Under the gender stereotyping theory recognized by the Supreme Court in Price Waterhouse v. Hopkins (1989), for instance, an employer violates Title VII if “X discriminates against Y because X believes that Y does not dress, walk, talk, etc. as members of Y’s gender typically do.”  In EEOC v. Boh Bros. Const. Co., LLC , 731 F. 3d 444 (5th Cir. 2013) for instance, the Fifth Circuit upheld Title VII gender stereotying based sex discrimination claims of an iron worker  who claimed his supervisor in the all-male work environment  accused him of being gay subjected him to highly offensive, often sexually explicit verbal and physical harassment for months because the supervisor perceived his behavior was effeminate and did not conform to the supervisor’s  idea of how a man should act.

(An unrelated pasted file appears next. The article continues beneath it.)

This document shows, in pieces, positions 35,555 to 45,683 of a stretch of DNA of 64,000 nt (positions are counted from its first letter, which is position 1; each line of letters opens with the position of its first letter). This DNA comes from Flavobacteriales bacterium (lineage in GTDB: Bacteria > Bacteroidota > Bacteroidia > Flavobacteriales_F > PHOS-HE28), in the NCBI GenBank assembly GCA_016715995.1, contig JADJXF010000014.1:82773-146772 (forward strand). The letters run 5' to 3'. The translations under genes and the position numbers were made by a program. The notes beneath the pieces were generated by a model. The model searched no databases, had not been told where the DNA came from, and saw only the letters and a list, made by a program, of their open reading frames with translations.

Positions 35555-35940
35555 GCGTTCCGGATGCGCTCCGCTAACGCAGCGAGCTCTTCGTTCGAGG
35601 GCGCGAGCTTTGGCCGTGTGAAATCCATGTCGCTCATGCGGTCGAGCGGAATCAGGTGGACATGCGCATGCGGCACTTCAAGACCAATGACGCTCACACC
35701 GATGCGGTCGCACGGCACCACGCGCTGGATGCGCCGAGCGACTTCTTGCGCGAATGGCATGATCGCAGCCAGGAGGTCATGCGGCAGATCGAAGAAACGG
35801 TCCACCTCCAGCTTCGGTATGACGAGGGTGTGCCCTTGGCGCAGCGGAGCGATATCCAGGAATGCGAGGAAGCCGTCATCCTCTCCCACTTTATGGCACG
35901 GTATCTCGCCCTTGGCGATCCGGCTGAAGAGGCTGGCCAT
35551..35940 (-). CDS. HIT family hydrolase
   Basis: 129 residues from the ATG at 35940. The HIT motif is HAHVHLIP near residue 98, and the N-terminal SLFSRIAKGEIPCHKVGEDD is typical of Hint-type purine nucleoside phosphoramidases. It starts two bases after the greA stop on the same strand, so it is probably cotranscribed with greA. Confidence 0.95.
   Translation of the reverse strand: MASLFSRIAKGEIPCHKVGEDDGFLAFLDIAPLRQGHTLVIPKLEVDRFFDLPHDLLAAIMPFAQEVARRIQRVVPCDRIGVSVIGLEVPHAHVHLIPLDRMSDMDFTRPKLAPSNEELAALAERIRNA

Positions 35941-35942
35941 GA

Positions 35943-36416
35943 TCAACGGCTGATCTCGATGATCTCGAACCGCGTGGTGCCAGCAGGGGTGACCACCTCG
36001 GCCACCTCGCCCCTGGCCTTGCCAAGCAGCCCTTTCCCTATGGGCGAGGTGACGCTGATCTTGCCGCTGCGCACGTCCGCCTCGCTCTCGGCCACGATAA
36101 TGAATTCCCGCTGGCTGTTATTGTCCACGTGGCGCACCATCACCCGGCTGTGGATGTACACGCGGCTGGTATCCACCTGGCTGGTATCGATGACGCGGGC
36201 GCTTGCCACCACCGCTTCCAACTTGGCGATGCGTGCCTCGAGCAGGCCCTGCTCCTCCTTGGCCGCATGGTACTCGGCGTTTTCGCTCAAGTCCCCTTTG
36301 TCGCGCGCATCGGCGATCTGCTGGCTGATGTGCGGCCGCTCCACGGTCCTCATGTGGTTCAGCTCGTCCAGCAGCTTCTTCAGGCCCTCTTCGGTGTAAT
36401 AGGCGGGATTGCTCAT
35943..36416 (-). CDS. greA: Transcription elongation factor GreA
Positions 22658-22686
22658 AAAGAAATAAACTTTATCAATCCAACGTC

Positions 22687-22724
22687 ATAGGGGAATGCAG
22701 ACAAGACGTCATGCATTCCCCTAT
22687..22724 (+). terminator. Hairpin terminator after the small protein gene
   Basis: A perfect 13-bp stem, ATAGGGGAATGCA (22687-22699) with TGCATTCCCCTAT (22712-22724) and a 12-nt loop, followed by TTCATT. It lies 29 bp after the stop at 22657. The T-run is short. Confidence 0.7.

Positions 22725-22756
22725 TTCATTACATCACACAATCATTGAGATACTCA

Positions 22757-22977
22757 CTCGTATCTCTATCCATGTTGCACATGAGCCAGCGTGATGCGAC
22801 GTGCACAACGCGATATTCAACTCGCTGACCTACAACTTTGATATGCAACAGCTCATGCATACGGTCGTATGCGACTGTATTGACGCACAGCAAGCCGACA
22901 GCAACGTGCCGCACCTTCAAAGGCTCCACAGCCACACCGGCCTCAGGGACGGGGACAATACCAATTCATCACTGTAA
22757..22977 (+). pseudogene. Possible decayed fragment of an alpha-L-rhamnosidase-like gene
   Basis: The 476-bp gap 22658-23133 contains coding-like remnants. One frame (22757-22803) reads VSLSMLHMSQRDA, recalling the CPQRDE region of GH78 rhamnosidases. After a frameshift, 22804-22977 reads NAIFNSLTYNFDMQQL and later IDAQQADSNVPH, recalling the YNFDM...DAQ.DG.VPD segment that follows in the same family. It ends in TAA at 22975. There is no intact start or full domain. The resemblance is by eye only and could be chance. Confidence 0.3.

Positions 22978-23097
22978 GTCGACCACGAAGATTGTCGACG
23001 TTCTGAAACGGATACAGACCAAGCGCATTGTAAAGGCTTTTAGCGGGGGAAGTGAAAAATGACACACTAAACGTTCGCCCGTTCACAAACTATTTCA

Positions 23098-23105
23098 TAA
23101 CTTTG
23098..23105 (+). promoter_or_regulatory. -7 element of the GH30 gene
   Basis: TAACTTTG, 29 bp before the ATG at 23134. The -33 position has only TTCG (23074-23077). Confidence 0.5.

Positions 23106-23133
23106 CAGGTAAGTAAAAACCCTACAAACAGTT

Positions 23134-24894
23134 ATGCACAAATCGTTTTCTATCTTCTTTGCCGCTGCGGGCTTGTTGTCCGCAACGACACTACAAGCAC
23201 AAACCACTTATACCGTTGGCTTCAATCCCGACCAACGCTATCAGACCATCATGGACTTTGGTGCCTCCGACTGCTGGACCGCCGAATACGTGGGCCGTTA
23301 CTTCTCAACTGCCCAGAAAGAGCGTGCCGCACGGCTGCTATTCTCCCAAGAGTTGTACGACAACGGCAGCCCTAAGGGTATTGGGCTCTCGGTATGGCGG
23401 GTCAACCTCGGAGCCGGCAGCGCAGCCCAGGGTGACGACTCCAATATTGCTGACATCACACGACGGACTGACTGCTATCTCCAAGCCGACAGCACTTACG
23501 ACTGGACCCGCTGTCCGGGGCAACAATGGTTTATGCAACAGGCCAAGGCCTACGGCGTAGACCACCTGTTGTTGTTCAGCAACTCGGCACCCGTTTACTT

Likewise, the EEOC and courts also have continued to recognize sexual harassment claims based on harassing conduct inflicted by a party of the same sex as the victim plaintiff.   For instance, last year the EEOC announced  that Wells Fargo Bank, N.A. agreed to pay $290,000 to four female bank tellers and take other corrective action to settle an EEOC sexual harassment lawsuit where the EEOC charged that a female manager and another female bank teller at a Wells Fargo branch in Reno, Nevada sexually harassed the women by making graphic sexual comments, gestures and images; inappropriate touching, and making suggestions to wear sexually provocative clothing to attract customers and to advance in the workplace, which the Wells Fargo allegedly failed to act quickly to stop despite complaints about the conduct from the victims.